Note: Mr. Harrelson said, “no reported” vs. we have tested these facilities and there are were no positive cases. If you don’t test, you won’t find any cases.
Q. How many contact tracers do you have? Do you need more? If so, how can people apply?
A. We are currently using existing staff, we have requested additional investigators/ contact tracers from the state, but we have not received that assistance yet.
Note: With so many residents in need of jobs, I would think this would be an important message to our community. If you’d like to become a contact tracer, click here for details.
Q. Do you have enough PPE to deal with a surge in patients?
A. Yes, the PPE situation has improved across the state.
Q. Do you need people to donate anything?
A. We do not need donations at this time.
Q. Do you need volunteers?
A. We are not using volunteers for activities associated with COVID-19.
Note: If you’re interested in volunteering for the NC Department of Health and Human Services, click here for details.
Following up via email, I asked, “Why aren’t asymptomatic adults being tested?”
Mr. Harrelson responded, “There have been some mass screenings attempted across the state; they take a lot of staff, a lot of PPE and a lot of test kits. The results thus far have been that asymptomatic adults at these mass screenings are turning up negative. That is good for the individual for that day, but that just means they were negative when they were screened. It is entirely possible that they could have contracted the virus elsewhere by the time they receive their results. Another issue with mass testing is that some have set up and had very low attendance, so all of that staff time has been wasted. Here in Craven we have maintained all of our health department clinics throughout the COVID response. The additional screening and contact tracing is additional workload on top of our regular jobs and we have one of the highest volume health department clinics in the state here in Craven already.”
“Many hospitals, private offices and health departments do not believe that mass testing of asymptomatic people is a worthwhile endeavor. Locally our health department and most of the private offices are performing COVID tests. We have performed over 750 COVID tests here at the Craven County Health Department. Most of our testing revolves around close contacts of positive cases, which turns out to be a lot of people and we are finding that household contacts or close contacts of positive cases often do contract the virus. For example, we received 19 positive results this past weekend. Each of those positive individuals will likely average 4-5 close contacts; we will then place those people into quarantine and screen them for COVID. This process goes on and on. We now screen up to 70 people a day at our drive up clinics. At certain times we have had over 300 people in quarantine in this county.”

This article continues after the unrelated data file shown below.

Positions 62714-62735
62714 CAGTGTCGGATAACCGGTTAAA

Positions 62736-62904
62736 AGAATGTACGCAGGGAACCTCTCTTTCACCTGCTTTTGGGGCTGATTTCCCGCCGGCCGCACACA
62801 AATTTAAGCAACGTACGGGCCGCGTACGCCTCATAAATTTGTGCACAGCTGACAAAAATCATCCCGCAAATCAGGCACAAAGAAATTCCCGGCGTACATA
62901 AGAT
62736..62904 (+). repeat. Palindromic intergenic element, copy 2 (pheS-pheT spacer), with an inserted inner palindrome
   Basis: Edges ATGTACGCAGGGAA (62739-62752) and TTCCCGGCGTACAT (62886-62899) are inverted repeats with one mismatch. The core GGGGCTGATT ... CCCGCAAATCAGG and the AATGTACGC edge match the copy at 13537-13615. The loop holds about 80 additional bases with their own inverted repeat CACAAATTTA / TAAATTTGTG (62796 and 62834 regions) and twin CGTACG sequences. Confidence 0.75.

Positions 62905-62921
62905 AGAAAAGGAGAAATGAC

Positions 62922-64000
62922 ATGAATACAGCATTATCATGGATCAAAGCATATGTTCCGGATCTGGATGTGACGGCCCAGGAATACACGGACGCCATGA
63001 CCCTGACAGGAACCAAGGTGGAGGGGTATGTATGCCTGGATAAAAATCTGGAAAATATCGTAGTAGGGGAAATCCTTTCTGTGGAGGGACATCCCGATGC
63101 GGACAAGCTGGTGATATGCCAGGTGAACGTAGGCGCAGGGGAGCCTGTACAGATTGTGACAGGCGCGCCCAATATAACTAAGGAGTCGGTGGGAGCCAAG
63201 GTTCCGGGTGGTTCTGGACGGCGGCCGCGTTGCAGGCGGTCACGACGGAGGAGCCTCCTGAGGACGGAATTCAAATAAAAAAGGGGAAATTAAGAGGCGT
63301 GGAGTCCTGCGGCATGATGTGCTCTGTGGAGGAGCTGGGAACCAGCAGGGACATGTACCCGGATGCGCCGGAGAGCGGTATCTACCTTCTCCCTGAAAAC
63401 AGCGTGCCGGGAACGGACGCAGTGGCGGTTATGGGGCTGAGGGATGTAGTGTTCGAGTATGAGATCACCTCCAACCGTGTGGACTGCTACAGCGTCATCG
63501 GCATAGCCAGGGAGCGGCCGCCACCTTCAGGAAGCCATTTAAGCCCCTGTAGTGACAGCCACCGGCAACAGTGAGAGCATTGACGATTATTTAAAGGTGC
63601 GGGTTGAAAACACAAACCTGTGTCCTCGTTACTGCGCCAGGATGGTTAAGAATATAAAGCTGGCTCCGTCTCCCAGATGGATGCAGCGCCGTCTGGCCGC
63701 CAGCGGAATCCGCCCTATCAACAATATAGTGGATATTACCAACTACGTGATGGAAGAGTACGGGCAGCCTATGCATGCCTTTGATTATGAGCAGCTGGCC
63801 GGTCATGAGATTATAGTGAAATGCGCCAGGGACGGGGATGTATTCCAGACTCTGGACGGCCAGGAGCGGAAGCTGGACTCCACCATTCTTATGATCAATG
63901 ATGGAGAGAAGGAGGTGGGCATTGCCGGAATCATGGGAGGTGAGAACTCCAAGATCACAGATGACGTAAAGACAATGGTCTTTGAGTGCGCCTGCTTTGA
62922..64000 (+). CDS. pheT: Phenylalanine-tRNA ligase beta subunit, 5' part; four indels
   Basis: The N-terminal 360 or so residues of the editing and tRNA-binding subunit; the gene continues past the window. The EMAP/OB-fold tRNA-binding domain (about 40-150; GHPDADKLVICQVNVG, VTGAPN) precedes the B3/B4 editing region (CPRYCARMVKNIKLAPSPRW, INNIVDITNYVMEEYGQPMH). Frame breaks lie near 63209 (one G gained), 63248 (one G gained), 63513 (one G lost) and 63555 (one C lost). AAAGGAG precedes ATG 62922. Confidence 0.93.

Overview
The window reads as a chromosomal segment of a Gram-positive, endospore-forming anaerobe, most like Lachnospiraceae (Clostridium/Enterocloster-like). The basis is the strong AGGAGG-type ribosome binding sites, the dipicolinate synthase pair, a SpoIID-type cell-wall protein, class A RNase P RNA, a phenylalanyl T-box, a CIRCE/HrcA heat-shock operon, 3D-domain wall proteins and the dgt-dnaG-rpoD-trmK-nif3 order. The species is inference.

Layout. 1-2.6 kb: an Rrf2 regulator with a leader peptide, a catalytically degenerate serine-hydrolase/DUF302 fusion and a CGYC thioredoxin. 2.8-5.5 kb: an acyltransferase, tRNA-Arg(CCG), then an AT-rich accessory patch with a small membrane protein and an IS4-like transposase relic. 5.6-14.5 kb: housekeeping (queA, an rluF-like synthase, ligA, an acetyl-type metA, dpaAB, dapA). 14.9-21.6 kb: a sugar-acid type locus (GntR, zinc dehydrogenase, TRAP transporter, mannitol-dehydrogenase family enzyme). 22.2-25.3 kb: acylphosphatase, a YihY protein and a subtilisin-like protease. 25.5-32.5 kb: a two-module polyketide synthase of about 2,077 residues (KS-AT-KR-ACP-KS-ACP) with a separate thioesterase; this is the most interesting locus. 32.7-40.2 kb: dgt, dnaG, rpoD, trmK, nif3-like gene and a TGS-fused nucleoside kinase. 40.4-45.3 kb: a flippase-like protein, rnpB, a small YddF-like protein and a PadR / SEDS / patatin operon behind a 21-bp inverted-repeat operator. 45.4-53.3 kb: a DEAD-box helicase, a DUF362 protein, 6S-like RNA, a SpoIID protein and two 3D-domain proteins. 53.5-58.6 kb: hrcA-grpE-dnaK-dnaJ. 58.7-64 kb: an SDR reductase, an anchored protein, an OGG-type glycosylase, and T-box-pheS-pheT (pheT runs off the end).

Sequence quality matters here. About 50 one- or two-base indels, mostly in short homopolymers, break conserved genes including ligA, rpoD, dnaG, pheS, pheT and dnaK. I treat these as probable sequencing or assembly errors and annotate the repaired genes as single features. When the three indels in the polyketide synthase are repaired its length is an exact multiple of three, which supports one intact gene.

“I do agree that those that work at long term care facilities such as rest homes and other health care settings that deal with high risk individuals should be screened on a regular basis, however these are medical professionals that could easily administer their own COVID testing. Another factor in mass testing asymptomatic people is that it bogs down response times for test results. If the state lab and reference labs are inundated with a lot of tests we have seen our response times creep up to 4-5 days rather than 1-2 days to receive test results. In addition we do receive a lot of the negative test results conducted in our community by all the providers, not just the health department and we have seen that the vast majority of tests for even symptomatic people have come back negative.”
I respectfully disagree with Mr. Harrelson. He actually made the case to test people who are not displaying symptoms by stating, “Most of our testing revolves around close contacts of positive cases, which turns out to be a lot of people and we are finding that household contacts or close contacts of positive cases often do contract the virus”.
I also asked, “Who made the decision not to conduct testing?” Mr. Harrelson responded, “The truth is that testing capacity dictated that we utilize our resources, staff, PPE and test kits in the way that we do now to best protect our local community. I as the local Health Director made that call”.
Testing asymptomatic/pre-symptomatic populations highlighted in the NCDHHS directive would identify members of our community at higher risk, slow the spread, and save lives.
Don’t get me wrong. I understand the Craven County Health Department is working very hard to test people with symptoms. COVID-19 testing is very time consuming as it requires healthcare professionals to follow strict infection control guidelines to ensure their own safety.
I believe the leadership is limiting testing capabilities. I encourage you to reach out to Mr. Harrelson and ask him to follow the directives set by the State.
Wanting to know how CarolinaEast is doing and if residents could help their efforts, I asked Brandy Popp the following questions via email:
Q: “Do you have enough PPE to deal with a surge in patients?
A: We do at this time, but supplies are limited and we are working every day to be sure we have what is needed for our patients and staff.
Q. Do you need any donations?
A. We continue to accept cloth mask donations. Contact our Volunteer Services department at 252-633-8127 if you wish to donate.
Q. Do you need volunteers?
A. We appreciate the community’s continued support of us during the pandemic, but have limited volunteers to allow for conservation of needed PPE.
Why wait for CarolinaEast and our healthcare providers to become overwhelmed? You can take simple steps by wearing a mask, socially distancing, practicing hand hygiene, and cleaning high traffic areas. These are acts of kindness not political statements.